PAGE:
Pak trains bringing problems into India
Frequent seizures of heroin, arms and ammunition, and fake currency from goods train as well as Samjhauta Express coming from Pakistan have thrown up serious security challenges for India. Despite regular protest letters from India and meetings of customs officials of both sides, things haven't changed but only gone bad.punjab Updated: Oct 11, 2012 19:38 IST
Frequent seizures of heroin, arms and ammunition, and fake currency from goods train as well as Samjhauta Express coming from Pakistan have thrown up serious security challenges for India. Despite regular protest letters from India and meetings of customs officials of both sides, things haven't changed but only gone bad.
The recent seizure of 105-kg heroin has baffled the security agencies. Not only heroin, many a time, the customs and other agencies have seized firearms and ammunition and even the fake currency in big numbers.
Since past sometime, both India and Pakistani customs officials have started to hold meetings with each other to discuss key issues, including smuggling.
In the seven meetings till now, every time Pakistan assured of adopting a strict stance, news of consignment being found from the goods train or Samjhauta Express coming from Pakistan followed.
Perturbed with the recoveries, traders had stopped cement import for 25 days a couple of months ago. Though the import started after an assurance of a strict vigil, nothing has changed. Earlier, the drug consignments were hidden under the goods train, but now the recent three seizures have shown that that the drug was placed inside the wagon.
Now the Indian Customs had taken up the issue with the union finance ministry and apprised them of the situation.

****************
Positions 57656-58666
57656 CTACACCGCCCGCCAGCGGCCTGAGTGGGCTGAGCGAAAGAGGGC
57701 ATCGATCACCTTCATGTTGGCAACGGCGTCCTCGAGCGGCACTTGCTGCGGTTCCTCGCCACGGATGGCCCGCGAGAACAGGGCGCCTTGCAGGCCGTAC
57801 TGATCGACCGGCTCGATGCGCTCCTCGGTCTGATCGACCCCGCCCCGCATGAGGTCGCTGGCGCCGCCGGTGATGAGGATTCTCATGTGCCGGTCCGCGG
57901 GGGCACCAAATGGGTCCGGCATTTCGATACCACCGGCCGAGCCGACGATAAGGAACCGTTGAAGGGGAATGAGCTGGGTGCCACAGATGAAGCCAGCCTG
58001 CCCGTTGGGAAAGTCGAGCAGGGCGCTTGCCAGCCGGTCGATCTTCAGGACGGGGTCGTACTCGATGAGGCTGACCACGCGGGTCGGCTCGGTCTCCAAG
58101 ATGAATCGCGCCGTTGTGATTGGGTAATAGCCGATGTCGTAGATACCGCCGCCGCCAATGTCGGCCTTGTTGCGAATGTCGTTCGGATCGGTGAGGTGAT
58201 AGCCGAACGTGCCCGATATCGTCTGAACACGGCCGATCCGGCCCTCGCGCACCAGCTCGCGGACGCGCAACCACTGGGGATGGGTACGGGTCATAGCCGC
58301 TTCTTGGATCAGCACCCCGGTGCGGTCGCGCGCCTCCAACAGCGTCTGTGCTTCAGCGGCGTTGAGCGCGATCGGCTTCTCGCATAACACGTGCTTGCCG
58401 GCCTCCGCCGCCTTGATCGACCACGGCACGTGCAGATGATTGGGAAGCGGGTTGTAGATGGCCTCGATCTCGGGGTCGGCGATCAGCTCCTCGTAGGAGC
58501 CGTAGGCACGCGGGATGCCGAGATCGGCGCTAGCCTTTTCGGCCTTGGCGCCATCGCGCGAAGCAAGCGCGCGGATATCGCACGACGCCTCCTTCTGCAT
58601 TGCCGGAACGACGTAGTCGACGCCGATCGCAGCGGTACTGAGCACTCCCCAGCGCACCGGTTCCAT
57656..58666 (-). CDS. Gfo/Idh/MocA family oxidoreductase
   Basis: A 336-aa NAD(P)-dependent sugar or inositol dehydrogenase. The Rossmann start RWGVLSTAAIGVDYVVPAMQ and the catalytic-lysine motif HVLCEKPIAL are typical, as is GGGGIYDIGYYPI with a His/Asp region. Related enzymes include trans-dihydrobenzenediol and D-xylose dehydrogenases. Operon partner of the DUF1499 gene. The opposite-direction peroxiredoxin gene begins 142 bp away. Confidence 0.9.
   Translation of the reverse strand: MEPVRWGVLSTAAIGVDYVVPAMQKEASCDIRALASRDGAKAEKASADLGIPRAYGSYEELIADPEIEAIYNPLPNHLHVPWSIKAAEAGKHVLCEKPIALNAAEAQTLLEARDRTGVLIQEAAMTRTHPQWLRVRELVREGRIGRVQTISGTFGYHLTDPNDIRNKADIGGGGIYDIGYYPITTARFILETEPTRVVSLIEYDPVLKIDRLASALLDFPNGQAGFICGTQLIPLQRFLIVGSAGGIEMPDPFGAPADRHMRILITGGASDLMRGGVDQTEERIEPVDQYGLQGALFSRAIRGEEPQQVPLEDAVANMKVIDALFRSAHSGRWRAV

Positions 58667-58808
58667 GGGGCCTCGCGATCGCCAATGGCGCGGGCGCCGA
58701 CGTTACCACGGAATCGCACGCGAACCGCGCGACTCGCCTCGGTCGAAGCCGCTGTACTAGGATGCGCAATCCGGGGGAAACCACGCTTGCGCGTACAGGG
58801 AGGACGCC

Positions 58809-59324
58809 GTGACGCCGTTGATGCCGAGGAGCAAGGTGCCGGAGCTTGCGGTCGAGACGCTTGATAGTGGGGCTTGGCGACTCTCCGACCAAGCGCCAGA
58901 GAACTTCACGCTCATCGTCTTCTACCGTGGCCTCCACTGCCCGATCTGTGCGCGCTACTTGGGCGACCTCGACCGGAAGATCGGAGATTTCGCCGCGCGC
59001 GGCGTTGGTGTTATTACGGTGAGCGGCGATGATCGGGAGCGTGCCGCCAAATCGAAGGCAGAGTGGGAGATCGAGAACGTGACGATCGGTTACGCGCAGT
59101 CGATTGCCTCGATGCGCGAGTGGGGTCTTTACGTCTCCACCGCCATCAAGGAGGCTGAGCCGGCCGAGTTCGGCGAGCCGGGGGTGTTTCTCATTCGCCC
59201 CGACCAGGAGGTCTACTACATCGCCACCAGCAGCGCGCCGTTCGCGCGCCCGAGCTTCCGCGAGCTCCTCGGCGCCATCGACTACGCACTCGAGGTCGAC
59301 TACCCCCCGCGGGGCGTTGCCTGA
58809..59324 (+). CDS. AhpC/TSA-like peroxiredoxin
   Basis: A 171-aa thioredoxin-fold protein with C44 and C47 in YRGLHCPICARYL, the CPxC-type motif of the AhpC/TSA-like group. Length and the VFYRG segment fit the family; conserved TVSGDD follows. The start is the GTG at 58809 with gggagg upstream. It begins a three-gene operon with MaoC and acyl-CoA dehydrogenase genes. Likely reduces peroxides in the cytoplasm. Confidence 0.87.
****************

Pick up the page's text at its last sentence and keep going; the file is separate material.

Deputy commissioner (customs) Vijay Bahadur Singh said, "We are keeping a close eye on goods train coming from Pakistan. We were always alert; but after the seizure of 105-kg heroin, we have further stepped up the checking."
He further said the department had taken up with the railways about sprucing up the facilities at the rail cargo and also time that train takes between Attari and the Amritsar station. "Talks are on in this regard at a higher level," he added.
October 8: 105-kg heroin, 500 cartridges (goods train)
July 16: 7-kg heroin (goods train)
June 2: 5-kg heroin (goods train)
May 26: 10-kg heroin, Rs. 15.83 lakh (a bag was found near the rail track)
May 19, 2011: Two pistols, 3 magazines, 50 cartridges (goods train)
August 2010: 1-kg heroin, Rs 9.5-kg heroin (goods train)
January 2009: 14.3-kg heroin (Samjhauta Express)
May 2009: Rs 10-lakh fake currency (Samjhauta Express)
No scanners at ICP
The Indian government has spent more than Rs 100 crore to erect a new integrated check post with all modern facilities but as far as the security is concerned, truck scanners are still not installed.
Despite then home minister P Chidambaram's assurance in April that truck scanners would be installed soon, import coming from Pakistan in trucks is being checked manually.
Rail cargo in a mess
At the Amritsar rail cargo, trains coming from Pakistan halt and goods are unloaded. The facilities at rail cargo do not meet the required standards. Besides, basic facilities are absent and security is always under question. Fences are broken from various places, sheds are leaking, goods are stored in open at times and there is hardly a check on the entrants.
The customs department claims that it has written to the railways many times to upgrade the facility but nothing has happened. Even the local traders have taken up the issue with authorities, but without success.